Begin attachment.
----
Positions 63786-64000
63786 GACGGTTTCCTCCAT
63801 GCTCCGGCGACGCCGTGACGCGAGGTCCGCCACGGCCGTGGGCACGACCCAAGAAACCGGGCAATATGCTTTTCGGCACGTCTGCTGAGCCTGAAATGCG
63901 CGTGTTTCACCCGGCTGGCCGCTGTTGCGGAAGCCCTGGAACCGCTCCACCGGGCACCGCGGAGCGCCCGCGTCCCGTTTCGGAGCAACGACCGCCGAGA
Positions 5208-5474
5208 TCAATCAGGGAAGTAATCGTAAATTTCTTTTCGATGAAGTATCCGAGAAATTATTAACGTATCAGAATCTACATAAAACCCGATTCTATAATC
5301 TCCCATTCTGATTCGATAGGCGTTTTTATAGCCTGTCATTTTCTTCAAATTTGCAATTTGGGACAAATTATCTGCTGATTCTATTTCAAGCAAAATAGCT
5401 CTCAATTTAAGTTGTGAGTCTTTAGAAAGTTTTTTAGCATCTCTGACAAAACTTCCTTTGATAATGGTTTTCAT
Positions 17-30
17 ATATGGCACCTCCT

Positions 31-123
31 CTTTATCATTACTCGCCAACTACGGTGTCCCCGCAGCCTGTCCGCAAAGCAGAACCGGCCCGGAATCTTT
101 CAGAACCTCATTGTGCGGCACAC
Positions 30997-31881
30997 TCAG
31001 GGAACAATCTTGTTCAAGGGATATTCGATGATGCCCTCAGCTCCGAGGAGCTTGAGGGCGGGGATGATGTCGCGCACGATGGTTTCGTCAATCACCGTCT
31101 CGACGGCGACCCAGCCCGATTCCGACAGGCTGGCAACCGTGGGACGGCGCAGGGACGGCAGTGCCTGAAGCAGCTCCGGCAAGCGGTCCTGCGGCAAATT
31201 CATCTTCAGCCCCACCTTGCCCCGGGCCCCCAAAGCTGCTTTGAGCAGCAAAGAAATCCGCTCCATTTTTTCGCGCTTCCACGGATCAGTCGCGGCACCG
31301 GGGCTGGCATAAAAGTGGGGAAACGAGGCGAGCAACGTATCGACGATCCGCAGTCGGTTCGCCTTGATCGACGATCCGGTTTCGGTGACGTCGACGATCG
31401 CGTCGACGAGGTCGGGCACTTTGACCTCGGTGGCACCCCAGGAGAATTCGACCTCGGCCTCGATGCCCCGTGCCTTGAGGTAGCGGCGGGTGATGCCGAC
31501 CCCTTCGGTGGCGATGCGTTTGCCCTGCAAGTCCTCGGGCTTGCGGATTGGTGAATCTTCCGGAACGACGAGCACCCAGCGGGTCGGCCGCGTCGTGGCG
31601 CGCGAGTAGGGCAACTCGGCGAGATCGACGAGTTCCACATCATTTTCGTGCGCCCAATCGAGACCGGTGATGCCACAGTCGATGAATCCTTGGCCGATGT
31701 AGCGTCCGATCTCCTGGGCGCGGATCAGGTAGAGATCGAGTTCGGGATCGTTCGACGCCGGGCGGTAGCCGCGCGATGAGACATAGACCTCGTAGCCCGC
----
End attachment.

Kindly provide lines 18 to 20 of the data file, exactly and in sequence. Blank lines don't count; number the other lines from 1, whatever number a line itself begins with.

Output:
31201 CATCTTCAGCCCCACCTTGCCCCGGGCCCCCAAAGCTGCTTTGAGCAGCAAAGAAATCCGCTCCATTTTTTCGCGCTTCCACGGATCAGTCGCGGCACCG
31301 GGGCTGGCATAAAAGTGGGGAAACGAGGCGAGCAACGTATCGACGATCCGCAGTCGGTTCGCCTTGATCGACGATCCGGTTTCGGTGACGTCGACGATCG
31401 CGTCGACGAGGTCGGGCACTTTGACCTCGGTGGCACCCCAGGAGAATTCGACCTCGGCCTCGATGCCCCGTGCCTTGAGGTAGCGGCGGGTGATGCCGAC